80,000-99,999 SparkPoints 81,798

Meditation In A Snow Globe

Sunday, February 05, 2012

Yesterday I went for my first solo long run, and it was amazing! As I started out, the snow was falling and our road hadn't been plowed, yet. The snow was ankle deep, and I was questioning whether or not this was a good idea. Luckily, the next road I came to had been plowed, and running got a lot easier.

My first challenge came at mile 1 in the form of a huge hill that rose steeply for about a mile and a half. I knew it was going to be tough, but I hadn't planned on the snow. My feet were slipping, and the snow was blowing in my face. I started to get frustrated, but I remember the first time I ran in snow and that my trainer had said that you couldn't focus on speed when running in snow. It was just about doing it. So, I stopped being frustrated and just went. I got to the top and felt great. One major challenge was past, and I was feeling strong and ready for more.

After another short, flat stretch I started up the second hill. It was steeper than the first one and comprised of several steep, short rises in a row. These made me nervous because oncoming cars couldn't see me, and I had already encountered a couple drivers going way too fast on the slick road. So, I ran faster up the hills. It was hard, but I felt better when I reached a place where I could see what was coming.

This whole time the snow was falling, and it was gorgeous. I've always loved watching fat, fluffy flakes falling first thing in the morning, and being a part of it, instead of watching through a window was amazing. I felt like I was in a snow globe. I felt peaceful and happy as I ran. I was so glad I had decided to run that morning.

Around mile 4, I reached the top of the gigantic hill and also crossed the line of snow. The snow was not falling up there, and the sun was shining on the snow-covered trees. It was a beautiful sight and added more spring to my step. It's a sight that is beyond description. The sun was golden, and tree branched covered with a fresh dusting of snow is one of my favorite parts of winter. I was still feeling great and amazed at the beauty around me.

I reached mile 5, which was the place I had decided I could turn around if I felt I needed to. It was colder at the top, but I still felt pretty strong. I didn't want to turn around, yet. I wanted to do my 12 miles. I climbed another short hill and started back down. The 6 mile mark was halfway down the hill, so I had to turn around and start going back up mid-hill. It was tough, but I felt re-energized when I got to the top. As I started back, I was excited to be on the second half of my run, but I was beginning to feel the familiar ache in my back and I was worried I would have to walk soon.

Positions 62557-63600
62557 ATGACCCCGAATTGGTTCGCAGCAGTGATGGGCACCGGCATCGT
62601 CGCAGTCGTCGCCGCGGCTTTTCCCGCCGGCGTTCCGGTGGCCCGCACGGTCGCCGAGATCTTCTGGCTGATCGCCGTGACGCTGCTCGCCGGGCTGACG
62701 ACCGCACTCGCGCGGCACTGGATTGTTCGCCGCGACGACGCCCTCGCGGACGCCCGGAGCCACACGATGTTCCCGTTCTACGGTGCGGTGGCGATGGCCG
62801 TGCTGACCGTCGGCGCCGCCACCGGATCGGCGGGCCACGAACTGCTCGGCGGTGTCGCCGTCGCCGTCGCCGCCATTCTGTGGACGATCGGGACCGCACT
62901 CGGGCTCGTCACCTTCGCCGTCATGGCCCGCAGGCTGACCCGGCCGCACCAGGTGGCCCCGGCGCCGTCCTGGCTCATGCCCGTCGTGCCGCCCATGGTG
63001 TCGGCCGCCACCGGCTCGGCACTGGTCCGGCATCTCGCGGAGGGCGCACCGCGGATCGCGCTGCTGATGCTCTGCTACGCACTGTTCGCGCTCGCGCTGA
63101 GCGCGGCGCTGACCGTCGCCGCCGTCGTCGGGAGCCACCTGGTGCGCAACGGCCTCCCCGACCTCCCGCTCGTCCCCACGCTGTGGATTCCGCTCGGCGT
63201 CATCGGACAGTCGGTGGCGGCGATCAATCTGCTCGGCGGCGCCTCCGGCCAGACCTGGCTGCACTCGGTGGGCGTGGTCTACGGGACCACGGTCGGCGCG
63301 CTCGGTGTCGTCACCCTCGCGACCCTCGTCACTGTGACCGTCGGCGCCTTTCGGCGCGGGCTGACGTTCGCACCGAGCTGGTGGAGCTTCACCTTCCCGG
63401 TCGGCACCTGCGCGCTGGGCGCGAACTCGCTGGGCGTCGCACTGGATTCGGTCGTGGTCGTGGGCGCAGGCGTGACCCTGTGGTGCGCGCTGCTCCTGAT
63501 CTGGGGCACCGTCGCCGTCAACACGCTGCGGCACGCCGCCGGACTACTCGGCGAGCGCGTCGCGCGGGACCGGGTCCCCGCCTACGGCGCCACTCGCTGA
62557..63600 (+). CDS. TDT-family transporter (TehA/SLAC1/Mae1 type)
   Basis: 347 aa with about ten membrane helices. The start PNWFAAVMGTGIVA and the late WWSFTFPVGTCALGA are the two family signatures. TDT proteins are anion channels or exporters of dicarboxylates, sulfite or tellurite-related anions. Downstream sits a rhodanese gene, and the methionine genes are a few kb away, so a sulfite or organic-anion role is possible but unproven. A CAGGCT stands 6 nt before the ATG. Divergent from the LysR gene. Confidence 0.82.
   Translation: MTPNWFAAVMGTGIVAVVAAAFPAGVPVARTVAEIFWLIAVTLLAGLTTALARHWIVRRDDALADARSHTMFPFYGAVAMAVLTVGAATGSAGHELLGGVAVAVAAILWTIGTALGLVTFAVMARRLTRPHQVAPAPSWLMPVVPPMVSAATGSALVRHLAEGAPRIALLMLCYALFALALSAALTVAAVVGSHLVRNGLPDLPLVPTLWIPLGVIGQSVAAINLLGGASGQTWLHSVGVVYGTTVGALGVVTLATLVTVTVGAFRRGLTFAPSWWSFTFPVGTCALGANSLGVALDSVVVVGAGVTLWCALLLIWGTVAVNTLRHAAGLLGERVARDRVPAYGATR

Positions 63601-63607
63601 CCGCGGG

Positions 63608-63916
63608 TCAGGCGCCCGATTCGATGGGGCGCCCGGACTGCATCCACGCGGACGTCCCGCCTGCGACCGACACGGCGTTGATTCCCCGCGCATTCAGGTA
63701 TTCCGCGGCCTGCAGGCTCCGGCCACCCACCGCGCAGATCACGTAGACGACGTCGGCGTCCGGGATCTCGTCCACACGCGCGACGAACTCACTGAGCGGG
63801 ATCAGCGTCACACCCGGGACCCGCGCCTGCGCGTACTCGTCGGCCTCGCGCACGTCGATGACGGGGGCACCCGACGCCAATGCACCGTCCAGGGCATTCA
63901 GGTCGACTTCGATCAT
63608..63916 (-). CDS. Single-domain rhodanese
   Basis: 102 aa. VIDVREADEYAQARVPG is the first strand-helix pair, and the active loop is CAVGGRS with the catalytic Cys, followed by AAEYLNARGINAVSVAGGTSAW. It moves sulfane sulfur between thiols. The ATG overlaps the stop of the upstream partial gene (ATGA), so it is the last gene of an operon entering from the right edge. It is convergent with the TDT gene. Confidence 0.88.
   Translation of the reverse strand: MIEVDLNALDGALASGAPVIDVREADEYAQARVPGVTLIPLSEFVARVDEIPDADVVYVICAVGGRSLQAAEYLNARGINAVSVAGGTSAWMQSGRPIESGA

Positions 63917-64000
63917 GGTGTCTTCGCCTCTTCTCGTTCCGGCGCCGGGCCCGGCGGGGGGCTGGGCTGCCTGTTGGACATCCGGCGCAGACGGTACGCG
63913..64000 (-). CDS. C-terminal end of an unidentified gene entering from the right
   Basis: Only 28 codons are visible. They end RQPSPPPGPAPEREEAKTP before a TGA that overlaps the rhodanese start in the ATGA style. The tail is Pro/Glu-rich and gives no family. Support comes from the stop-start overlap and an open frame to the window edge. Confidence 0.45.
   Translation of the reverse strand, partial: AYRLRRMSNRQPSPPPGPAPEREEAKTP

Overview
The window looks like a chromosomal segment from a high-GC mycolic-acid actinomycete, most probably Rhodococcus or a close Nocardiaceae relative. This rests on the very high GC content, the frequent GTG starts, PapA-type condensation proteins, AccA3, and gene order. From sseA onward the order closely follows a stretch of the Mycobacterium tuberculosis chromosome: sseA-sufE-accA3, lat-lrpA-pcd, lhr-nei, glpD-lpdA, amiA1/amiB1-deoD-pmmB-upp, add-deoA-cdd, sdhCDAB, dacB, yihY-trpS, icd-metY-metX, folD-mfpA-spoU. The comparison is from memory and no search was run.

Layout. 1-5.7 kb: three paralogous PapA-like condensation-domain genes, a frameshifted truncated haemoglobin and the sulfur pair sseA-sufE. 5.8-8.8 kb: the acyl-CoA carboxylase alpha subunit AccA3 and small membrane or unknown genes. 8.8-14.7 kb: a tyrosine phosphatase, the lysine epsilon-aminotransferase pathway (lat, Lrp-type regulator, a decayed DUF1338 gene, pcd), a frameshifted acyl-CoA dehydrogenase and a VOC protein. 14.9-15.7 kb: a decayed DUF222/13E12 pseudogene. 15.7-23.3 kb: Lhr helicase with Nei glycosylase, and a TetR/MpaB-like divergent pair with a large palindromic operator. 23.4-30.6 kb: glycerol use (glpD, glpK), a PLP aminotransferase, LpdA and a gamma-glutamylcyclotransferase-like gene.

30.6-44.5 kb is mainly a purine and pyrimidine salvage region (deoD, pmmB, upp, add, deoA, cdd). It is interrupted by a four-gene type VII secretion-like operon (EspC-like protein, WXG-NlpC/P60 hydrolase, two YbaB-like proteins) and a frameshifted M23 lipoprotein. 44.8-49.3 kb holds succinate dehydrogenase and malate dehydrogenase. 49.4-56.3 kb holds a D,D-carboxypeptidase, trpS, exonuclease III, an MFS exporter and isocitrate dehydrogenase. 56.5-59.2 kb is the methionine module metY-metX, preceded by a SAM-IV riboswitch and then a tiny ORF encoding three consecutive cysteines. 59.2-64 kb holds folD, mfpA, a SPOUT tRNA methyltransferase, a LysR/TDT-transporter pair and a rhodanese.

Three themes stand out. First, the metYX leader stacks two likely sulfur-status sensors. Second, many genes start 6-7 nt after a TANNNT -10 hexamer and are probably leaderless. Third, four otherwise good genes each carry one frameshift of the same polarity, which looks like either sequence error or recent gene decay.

Miles 7 & 8 were tough, but I kept going. I didn't really think. I just put one foot in front of the other. Just after mile 8, I crossed back down into the snow. It was gorgeous and no longer blowing in my face. I was feeling better. My aches had disappeared, and I felt strong. I was surprised by my thoughts at this point. Normally, I would be thinking about the aches and pains, my slipping feet, and food and a hot shower. This time was different. I was thinking about how lucky I am. I'm lucky to live in such a beautiful place. I'm lucky to have a healthy, strong body that is capable of running so far. I am incredibly lucky to have a husband who supports my goals and children who gave me kisses when I left and would run to embrace me when I got home. I kept thinking of all the wonderful things in my life. It was meditation in a snow globe.

The next 3 miles passed quickly. It was almost all downhill, and I was really enjoying every minute. There was a small hill at mile 11, but I did it with no problem. I started back toward my house feeling slightly achy and excited to be home soon. This was my only struggle. I started thinking about being done and tried to run faster. It worked fine when I could run on the road, but every time a car passed I had to move into the deeper snow at the edge. It slowed me down, and I slipped a lot. I was beginning to get frustrated, though I tried not to.

My final challenge was a small, steep hill about half a mile from my house. I had told myself that I could walk it if I wanted to. I was pretty amazed that I had run the whole distance without stopping to walk, but I was getting really sore. Every time I had to run in the snow, my feet slipped and pulled on my aching hip flexors. Walking sounded great.

But, then I thought about how good it would feel to run the whole thing without stopping. There was hardly any distance left, and I knew I could do it. So, I did. I powered up that hill, slipped my way along the road, and was thrilled to find that our road had been plowed. I ran home, waved to my neighbor, and stumbled inside, where I was immediately greeted with hugs and kisses. I felt amazing and accomplished. I had survived my first solo run, and I had pushed myself and run the whole distance. I felt a lot better than I had before, and I was confident that with consistent training I would be able to do a marathon. It no longer seems as frightening or impossible.

And, I enjoyed every bite of my guilt-free sushi afterward emoticon
Share This Post With Others
Member Comments About This Blog Post